Note: This column appears in the 3/12 issue of The Glendale Star, and the 3/13 issue of the Peoria Times
It’s not breaking news that we’re all living through some tough economic times. It’s one thing however to acknowledge this fact and quite another to experience its effects firsthand.
Over a month ago I wrote about our first experience as foster parents, and I mentioned our anticipation of receiving another placement. Well, we’re still waiting. Last week we found out why.
Governor Jan Brewer recently signed legislation with regards to revised budget cuts for the state. In short, due to the current economic circumstances, the state is cutting back on social service funding. Drastically.
You may not have heard about this, with all of the economic attention focused on foreclosures, struggling investment firms, and the fact that Manny Ramirez is finally (whew!) signed. But what does this mean, exactly?
What it means is this: Children in need are a drain on the local economy. The state has cut back the stipend it distributes for foster parents –- nothing special to begin with, believe me –- by 20%. Other allowances have been radically reduced as well. For example:
Special needs allowance (holidays, birthdays, special occasions) cut from $45 to $22.50 a year.
Merry Christmas, Jimmy! I know your wish this year again was for a family, but instead here is a pair of jeans and a t-shirt, courtesy of the state! Isn't that nice? Also, Happy Birthday. Because that is also your birthday present.
My wife and I, for now at least, are thankfully in a position where this wouldn’t affect our ability to provide the best care for a foster child. Other foster parents who are providing care out of the goodness of their hearts and relying on the already minimum state-funded support may no longer be able to do so.
But that may not even matter, because foster children are becoming an extinct species here in Arizona. Due to the state’s inability to provide proper financial support for those in need, Child Protective Services (CPS) has been advised to not pull children from homes unless absolutely necessary:
DES will NOT investigate 100 percent of potential risk reports made to the Child Protective Services because of CPS staff cutbacks and furloughs potentially leaving thousands of children at risk.
You can read between the lines on this one, but what it essentially means is more children being left in abusive and neglectful homes. It’s up to CPS now –- understaffed and underfunded in its own right -- to straddle the fine line between “absolutely necessary” and “too late.”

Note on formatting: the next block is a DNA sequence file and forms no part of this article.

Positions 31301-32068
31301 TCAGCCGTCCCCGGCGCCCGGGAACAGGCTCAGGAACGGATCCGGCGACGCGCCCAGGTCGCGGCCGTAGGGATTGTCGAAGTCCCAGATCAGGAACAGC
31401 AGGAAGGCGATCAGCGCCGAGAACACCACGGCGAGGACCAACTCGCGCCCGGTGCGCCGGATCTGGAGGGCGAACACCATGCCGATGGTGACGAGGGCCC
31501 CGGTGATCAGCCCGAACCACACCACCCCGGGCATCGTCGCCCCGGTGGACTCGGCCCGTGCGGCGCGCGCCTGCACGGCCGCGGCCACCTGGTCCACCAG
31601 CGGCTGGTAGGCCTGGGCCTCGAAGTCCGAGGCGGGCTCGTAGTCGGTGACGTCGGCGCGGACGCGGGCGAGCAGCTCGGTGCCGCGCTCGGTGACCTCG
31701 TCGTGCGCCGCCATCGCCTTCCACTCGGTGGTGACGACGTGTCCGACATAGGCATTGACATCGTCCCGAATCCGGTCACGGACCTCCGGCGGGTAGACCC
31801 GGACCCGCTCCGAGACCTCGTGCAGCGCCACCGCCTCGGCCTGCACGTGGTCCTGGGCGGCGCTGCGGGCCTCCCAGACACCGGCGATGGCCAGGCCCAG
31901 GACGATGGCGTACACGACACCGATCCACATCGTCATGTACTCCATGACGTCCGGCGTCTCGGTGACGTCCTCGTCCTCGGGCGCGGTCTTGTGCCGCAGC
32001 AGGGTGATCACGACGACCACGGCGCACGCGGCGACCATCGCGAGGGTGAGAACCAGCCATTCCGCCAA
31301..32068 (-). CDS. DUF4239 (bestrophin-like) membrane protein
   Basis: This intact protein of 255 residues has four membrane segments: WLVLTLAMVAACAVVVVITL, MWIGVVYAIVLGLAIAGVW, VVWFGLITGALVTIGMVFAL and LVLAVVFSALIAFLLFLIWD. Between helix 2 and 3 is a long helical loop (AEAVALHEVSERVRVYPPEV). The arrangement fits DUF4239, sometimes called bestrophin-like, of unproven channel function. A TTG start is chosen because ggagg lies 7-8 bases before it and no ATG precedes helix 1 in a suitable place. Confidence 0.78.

But what about children in caring and loving homes with special needs? Well, they’ve been left in the dust completely. The state has terminated therapeutic funding –- like, totally –- for children under three years old:
Services for children ages 0-3 who are approved for DDD funding because of severe developmental delays, medical issues, or risk of having long-term deficits in social-adaptive, cognitive, fine motor, gross motor, communication and/or feeding will lose all services, including early intervention, speech therapy, occupational therapy, and physical therapy effective March 1, 2009.
Fantastic. The state would rather wait until these kids reach school-level age so they can receive the minimum in-house support. Besides the obvious long-term implications, I imagine this will make school that much more enjoyable for children already struggling to adapt socially.
Believe me I realize that in these days and times everybody needs a little help, and requests for assistance are coming from all directions. Everybody wants their economic stimulus, and it can be difficult to determine who deserves it more. A simple philosophy is this: an investment in the future never hurts. A non-investment in the future always hurts.
Or, we can just wait. Wait a few years until the six o’clock news, when one of the many children left in an abusive home commits their own act of violence. Then we can direct our self-righteous anger at the criminal and not the circumstances, which is much easier. Or wait a decade or so, when there’s a feature story on the extreme need for increased educational funding because so many kids are being left back in school. In short, just wait until it’s too late.
Or absolutely necessary. Whatever you want to call it.
For more information or to find out how to make your voice heard, please visit: https://www.azdes.gov